Pakistan has assured the International Monetary Fund (IMF) that it will levy additional taxes next year including measures announced on March 15 which will generate Rs120 billion and restrict the gap between national income and spending to four per cent of the total size of economy.
The assurance was given during recent talks with the IMF in Dubai after the government expressed its inability to levy the controversial Reformed General Sales Tax. The government has told the IMF that it will restrict the budget deficit to four per cent of gross domestic product (GDP) or Rs856 billion.
The government plans to impose net additional taxes of Rs45 billion from financial year 2011-12, according to sources. The bulk of this money will be generated by further withdrawing sales tax exemptions and a part of it will come from increasing withholding tax on commercial electricity consumers, they added. Rates of customs duties may not be changed.
Sources said a final decision to generate Rs45 billion in additional taxes depends on how the political leadership deals with pressure that is likely to be exerted by various lobbies affected by these measures. This will also determine next year’s revenue collection target.
After the conclusion of talks with IMF, Finance Secretary Dr Waqar Masood had said next year’s revenue target would be Rs1,952 billion – a figure termed “very unrealistic” by economists including Dr Hafiz Pasha.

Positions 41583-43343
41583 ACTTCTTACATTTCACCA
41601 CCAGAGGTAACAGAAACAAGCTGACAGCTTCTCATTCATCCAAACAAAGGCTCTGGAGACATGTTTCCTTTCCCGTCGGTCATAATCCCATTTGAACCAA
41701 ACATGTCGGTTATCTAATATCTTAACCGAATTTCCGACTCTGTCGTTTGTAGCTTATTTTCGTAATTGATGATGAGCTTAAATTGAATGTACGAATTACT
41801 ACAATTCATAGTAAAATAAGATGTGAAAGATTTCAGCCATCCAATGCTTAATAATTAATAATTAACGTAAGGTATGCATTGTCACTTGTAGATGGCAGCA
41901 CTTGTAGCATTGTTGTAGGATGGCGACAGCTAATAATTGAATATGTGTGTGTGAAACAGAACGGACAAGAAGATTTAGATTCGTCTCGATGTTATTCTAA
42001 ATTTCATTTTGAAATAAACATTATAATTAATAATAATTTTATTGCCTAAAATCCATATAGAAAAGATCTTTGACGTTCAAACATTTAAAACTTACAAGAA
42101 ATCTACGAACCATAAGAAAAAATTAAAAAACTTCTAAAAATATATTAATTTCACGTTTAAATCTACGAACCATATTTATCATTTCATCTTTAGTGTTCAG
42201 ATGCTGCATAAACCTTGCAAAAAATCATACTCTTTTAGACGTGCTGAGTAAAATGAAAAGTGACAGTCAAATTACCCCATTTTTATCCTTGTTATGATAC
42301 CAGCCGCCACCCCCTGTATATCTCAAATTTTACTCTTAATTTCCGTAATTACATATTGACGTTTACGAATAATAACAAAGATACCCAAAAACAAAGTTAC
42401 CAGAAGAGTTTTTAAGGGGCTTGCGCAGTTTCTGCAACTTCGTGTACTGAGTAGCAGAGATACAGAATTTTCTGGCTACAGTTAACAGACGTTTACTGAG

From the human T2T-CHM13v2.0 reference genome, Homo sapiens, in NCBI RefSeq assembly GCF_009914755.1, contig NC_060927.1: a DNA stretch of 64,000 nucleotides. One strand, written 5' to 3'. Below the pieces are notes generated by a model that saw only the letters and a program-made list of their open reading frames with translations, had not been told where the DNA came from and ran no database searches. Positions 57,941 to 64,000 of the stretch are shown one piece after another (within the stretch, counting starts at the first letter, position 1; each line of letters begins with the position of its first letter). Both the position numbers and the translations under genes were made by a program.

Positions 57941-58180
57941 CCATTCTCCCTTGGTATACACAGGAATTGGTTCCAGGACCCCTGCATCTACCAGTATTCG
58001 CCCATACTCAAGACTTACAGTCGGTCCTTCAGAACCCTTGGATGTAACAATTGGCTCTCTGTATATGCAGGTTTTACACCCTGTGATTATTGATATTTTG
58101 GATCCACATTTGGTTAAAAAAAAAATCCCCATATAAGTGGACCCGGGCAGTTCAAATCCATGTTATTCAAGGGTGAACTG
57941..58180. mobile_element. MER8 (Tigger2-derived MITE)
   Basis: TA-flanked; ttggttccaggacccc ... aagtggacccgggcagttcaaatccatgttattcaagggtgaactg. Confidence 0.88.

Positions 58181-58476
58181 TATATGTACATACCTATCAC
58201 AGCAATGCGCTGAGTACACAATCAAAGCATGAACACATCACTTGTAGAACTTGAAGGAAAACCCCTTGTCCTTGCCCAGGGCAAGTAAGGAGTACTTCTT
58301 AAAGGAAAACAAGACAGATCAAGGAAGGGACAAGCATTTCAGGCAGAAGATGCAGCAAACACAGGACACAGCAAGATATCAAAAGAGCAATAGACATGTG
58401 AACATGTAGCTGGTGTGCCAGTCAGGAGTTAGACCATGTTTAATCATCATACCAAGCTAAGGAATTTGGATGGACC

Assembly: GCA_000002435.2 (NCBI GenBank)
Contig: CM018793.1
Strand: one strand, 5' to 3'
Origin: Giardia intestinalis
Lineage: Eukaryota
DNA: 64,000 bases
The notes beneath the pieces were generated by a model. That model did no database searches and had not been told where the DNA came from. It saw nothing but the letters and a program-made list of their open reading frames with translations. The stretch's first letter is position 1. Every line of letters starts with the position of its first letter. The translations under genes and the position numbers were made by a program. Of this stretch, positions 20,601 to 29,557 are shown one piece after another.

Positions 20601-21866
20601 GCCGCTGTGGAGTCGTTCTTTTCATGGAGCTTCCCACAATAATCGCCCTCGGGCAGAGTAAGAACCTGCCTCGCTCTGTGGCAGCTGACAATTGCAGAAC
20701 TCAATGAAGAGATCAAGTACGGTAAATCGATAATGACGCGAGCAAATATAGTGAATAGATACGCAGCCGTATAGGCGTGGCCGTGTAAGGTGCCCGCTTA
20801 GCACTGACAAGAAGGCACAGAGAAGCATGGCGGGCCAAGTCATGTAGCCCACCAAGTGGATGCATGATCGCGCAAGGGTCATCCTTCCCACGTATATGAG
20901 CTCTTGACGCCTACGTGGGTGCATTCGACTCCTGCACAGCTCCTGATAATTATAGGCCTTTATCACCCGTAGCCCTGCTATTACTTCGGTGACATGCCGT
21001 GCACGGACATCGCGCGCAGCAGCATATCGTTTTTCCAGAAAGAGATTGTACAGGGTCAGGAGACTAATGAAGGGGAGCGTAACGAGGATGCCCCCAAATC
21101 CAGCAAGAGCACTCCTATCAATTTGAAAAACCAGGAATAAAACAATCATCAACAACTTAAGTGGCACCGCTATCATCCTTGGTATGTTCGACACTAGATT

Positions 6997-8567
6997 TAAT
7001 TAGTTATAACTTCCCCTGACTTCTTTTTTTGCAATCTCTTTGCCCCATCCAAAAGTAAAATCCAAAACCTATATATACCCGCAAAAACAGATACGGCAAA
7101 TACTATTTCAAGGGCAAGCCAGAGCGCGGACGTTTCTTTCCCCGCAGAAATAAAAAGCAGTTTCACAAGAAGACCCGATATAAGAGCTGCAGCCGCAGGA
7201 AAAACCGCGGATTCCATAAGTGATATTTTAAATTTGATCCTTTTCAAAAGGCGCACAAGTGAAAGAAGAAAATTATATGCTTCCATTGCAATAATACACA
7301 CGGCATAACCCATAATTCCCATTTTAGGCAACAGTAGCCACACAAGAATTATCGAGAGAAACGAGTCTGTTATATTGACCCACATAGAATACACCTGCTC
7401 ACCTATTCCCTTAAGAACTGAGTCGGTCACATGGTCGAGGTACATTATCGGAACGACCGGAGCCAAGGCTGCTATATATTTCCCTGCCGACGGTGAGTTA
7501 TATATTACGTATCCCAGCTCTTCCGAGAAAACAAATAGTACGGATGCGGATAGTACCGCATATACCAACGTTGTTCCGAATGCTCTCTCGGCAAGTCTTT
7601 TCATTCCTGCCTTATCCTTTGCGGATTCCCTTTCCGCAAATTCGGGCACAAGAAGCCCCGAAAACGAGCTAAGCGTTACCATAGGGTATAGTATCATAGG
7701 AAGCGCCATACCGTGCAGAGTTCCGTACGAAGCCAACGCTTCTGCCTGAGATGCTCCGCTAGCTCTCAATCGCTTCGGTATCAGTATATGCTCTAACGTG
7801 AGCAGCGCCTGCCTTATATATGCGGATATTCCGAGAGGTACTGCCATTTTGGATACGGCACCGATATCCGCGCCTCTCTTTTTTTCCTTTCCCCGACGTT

Sources said the government may fix Rs1,930 billion tax target, as it is highly improbable that Rs1,588 billion would be collected by June this year, which would form the basis for revenue collection next year.
An amount of Rs75 billion is expected to be collected through measures introduced by promulgating Presidential Orders on March 15. However, the government will have to cover these measures in the next budget, as the ordinances will lapse on July 15.
Succumbing to pressure exerted by vested interests, the government is undecided about continuing sales tax on plant and machinery. It is giving an excuse that 17 per cent sales tax on plant and machinery at the import stage may discourage new investment in the country.
However, the Federal Board of Revenue sources said the levy is adjustable for registered businessmen and only unregistered importers are subject to the tax. This is expected to generate Rs19.5 billion during the next fiscal year. They added that even IMF has opposed the move to withdraw the levy.
After abolishing exemptions on sales of fertiliser, tractors, pesticides, garments, leather, carpets, surgical and sports goods, the government has assured the IMF that it will withdraw exemptions from poultry feed, cattle feed, domestic oil and medicines. However, sources said life-saving drugs would remain exempt from 17 per cent GST.
FBR has so far collected Rs1,156 billion in the first 10 months of the current fiscal year. It has to collect Rs153 billion in May and over Rs271 billion in June to reach the target of Rs1,588 billion.
Published in The Express Tribune, May 21st, 2011.